June 20th 2015

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Articles from this issue:

COVER STORY Is 'same-sex marriage' a square peg in a round hole?

CANBERRA OBSERVED Rudd, Gillard squabble over slim enough legacy

HUMAN RIGHTS Conscience may be free, but its exercise ... ?

SOCIETY Children of same-sex households have a say

EDITORIAL No need for alarm over new anti-terror laws

CHILD SEX ABUSE Cardinal Pell: the bishop the media love to hate

HISTORY The diverse character of Indonesian religion

FOREIGN AFFAIRS Greece and EU stare into abyss of debt, austerity

HISTORY World War II and the origins of American unease

NATIONAL AFFAIRS Joan Kirner's legacy: VCE, Emily's List and abortion

INTERNATIONAL AFFAIRS China's sandcastles give its neighbours the jitters

PUBLIC HEALTH Case for legalising cannabis up in smoke

CINEMA Dystopia gives way to a little hope: Tomorrowland

BOOK REVIEW Rumours of peace

BOOK REVIEW The banality of Eichmann

PAPAL ENCYCLICAL Pope Francis reminds us to care for our common home

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China's sandcastles give its neighbours the jitters

by David Archibald

News Weekly, June 20, 2015

For the past nine months just about every ocean-going dredge in China has been deployed to island-building in the Spratly Islands just west of Palawan in the Philippines.

Harbours have been carved out of the coral and forts are now rising next to them. At least one airfield has been completed so far, on Fiery Cross Reef, and the reclamation on Subi Reef is large enough to accommodate a second one. The forts are enormous, covering up to nine hectares each. They are forts because they all come with four flak towers standing apart from the corners of the buildings. This gives each flak tower a 270-degree field of fire.

The airfield on Fiery Cross Reef will give China the ability to enforce an Air Defence Identification Zone (ADIZ) over the South China Sea. To what end?

China’s claim over the South China Sea extends down to 4 degrees north of the equator. China claims not only all the reefs, islands and submerged banks but the sea as well – all as sacred Chinese territory.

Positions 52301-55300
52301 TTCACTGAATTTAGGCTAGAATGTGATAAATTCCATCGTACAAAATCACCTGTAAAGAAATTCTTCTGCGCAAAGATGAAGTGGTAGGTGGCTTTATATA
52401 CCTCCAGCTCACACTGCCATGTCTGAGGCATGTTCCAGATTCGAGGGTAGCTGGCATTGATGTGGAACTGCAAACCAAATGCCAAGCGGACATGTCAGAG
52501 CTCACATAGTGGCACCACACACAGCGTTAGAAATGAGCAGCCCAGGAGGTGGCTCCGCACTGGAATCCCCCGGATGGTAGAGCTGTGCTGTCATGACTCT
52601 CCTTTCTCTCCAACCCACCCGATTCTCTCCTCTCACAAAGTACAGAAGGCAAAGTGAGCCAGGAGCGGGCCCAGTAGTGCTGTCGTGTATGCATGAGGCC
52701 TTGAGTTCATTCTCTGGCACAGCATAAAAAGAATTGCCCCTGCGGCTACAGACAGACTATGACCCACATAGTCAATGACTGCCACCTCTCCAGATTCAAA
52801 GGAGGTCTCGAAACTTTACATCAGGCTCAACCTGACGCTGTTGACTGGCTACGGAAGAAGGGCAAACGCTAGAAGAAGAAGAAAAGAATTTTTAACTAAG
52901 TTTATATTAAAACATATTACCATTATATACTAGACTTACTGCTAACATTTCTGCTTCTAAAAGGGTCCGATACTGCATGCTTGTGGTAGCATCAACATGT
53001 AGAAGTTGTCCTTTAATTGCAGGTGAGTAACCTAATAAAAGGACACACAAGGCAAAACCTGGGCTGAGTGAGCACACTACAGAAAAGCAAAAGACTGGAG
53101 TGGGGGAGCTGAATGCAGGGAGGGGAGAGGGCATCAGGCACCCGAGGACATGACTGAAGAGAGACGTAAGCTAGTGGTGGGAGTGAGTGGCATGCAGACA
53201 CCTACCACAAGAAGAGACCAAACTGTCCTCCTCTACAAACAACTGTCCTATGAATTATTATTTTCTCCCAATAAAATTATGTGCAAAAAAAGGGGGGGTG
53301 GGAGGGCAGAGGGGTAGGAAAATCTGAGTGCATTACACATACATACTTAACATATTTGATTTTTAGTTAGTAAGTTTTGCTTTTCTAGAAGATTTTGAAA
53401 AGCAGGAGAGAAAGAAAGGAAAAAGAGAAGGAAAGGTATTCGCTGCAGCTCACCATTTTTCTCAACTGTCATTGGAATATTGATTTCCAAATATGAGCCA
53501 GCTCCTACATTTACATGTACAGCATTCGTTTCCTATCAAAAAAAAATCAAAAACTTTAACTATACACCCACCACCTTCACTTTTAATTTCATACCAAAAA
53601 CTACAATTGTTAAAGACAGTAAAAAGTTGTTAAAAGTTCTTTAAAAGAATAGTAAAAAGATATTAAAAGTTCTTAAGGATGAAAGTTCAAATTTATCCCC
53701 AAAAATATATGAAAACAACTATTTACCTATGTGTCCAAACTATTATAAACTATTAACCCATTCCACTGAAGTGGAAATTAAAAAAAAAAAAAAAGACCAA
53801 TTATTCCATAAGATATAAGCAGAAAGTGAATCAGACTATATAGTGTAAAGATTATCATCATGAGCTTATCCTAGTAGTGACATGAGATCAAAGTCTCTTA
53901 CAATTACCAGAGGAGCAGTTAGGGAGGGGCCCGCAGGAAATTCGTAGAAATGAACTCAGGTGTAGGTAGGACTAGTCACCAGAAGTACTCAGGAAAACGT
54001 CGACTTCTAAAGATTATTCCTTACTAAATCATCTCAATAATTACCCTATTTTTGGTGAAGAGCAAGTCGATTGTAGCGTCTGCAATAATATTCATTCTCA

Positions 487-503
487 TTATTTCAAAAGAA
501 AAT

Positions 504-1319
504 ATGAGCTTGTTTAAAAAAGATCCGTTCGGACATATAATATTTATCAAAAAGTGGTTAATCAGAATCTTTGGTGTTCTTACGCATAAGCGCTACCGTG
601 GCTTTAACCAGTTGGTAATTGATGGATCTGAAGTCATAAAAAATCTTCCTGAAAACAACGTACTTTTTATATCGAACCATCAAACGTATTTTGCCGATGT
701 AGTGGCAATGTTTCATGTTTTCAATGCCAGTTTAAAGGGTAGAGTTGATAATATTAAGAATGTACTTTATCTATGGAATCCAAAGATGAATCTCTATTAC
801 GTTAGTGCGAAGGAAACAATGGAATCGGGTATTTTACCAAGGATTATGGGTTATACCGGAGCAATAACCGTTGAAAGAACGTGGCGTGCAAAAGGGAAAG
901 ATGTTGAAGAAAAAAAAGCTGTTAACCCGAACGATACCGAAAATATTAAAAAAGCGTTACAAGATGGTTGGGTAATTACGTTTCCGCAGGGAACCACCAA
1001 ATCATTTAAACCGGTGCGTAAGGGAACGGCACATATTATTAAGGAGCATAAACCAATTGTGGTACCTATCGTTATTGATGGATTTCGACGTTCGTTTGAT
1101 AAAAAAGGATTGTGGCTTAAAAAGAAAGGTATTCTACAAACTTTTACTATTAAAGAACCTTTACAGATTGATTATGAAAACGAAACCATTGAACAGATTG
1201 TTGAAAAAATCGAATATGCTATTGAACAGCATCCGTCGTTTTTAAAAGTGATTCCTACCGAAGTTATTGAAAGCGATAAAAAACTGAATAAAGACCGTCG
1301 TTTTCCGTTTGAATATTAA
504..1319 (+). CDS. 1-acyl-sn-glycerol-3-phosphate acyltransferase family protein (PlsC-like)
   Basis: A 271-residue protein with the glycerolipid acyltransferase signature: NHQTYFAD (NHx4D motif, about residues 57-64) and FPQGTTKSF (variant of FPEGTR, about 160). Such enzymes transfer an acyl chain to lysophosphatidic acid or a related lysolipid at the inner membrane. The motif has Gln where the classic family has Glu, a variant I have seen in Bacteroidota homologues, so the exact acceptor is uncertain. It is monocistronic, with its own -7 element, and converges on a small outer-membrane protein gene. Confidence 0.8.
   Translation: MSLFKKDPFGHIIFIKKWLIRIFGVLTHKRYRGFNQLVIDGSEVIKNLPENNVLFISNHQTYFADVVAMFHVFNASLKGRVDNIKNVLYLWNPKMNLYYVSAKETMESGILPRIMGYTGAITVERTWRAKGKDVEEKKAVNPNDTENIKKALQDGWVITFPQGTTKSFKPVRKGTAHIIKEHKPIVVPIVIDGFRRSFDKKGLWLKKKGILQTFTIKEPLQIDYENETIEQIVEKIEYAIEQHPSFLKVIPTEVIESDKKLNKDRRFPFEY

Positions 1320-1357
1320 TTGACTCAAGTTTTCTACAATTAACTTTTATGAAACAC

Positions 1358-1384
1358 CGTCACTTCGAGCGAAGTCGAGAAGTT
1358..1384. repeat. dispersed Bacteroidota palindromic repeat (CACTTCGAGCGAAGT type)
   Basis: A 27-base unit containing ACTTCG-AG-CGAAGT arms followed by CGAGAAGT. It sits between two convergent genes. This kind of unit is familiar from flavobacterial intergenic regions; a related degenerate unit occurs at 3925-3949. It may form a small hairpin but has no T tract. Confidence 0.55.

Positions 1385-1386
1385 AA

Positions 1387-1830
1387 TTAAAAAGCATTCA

The claim neatly divides East Asia. Any country wanting to send a ship or an aircraft through it will have to ask China’s permission first. Military craft won’t be allowed to cross at all. If enforced, for anyone not Chinese in Asia it will be an enormous inconvenience and an enormous loss of face.

The Chinese are building

extensively on the Spratly Islands.

That is the point of the exercise. Vietnam will be the worst affected. China intends to bottle up the Vietnamese Navy and fishing fleets to within 80 kilometres of the Vietnamese coastline, which is 1,600 kilometres long, facing the South China Sea.

To paraphrase George Orwell, the future that China is working towards is one in which they have their boot stamping on the Vietnamese face – forever. They are not just picking on the Vietnamese. Everyone else will get the same treatment and Asia will become a much darker place with enormous resentment towards China.

Now that China under the direction of President Xi Jinping has committed to its base-building in the Spratlys, it can’t cease and desist as the United States has asked it to without a loss of face. So that is not going to happen. But China being allowed to close off the South China Sea as a private lake is too much of an accommodation to make to the Chinese ego. War in the region is no longer a remote prospect. Based on past Chinese practice in the Korean War and the war with Vietnam in 1979, there is likely to be an escalation of rhetoric as the year passes, culminating in a surprise attack.

In the meantime, the United States will send ships and aircraft through the South China Sea, but China is unlikely to take the bait until their Spratly bases are fully stocked and systems operating. Our Defence Department has flagged sending an Australian P-3 Orion maritime surveillance plane through the Spratlys to demonstrate freedom of navigation. China might happily shoot down an unarmed Australian plane because that would not necessarily trigger war with the United States.

Apart from this base-building China has been trying to winkle Australia out of its defence treaties with Japan and the United States.

Moreover, we have a tiny army with almost no armour or artillery. Singapore, with a quarter our population, has four times as many tanks. Indonesia has twice as many. In per-capita terms, Singapore has 20 times the amount of 155mm artillery that we do. What do the Singaporeans know that we don’t know? Probably that this is a dangerous neighbourhood now.

We have no stocks of transport fuels. China has just about filled a 700 million-barrel strategic oil reserve. We sold off our gold holdings almost 20 years ago, so let’s hope that someone will take paper currency for emergency military supplies. Hope is what we have most of.

David Archibald, a visiting fellow at the Institute of World Politics in Washington, DC, is the author of Twilight of Abundance (Regnery, 2014).

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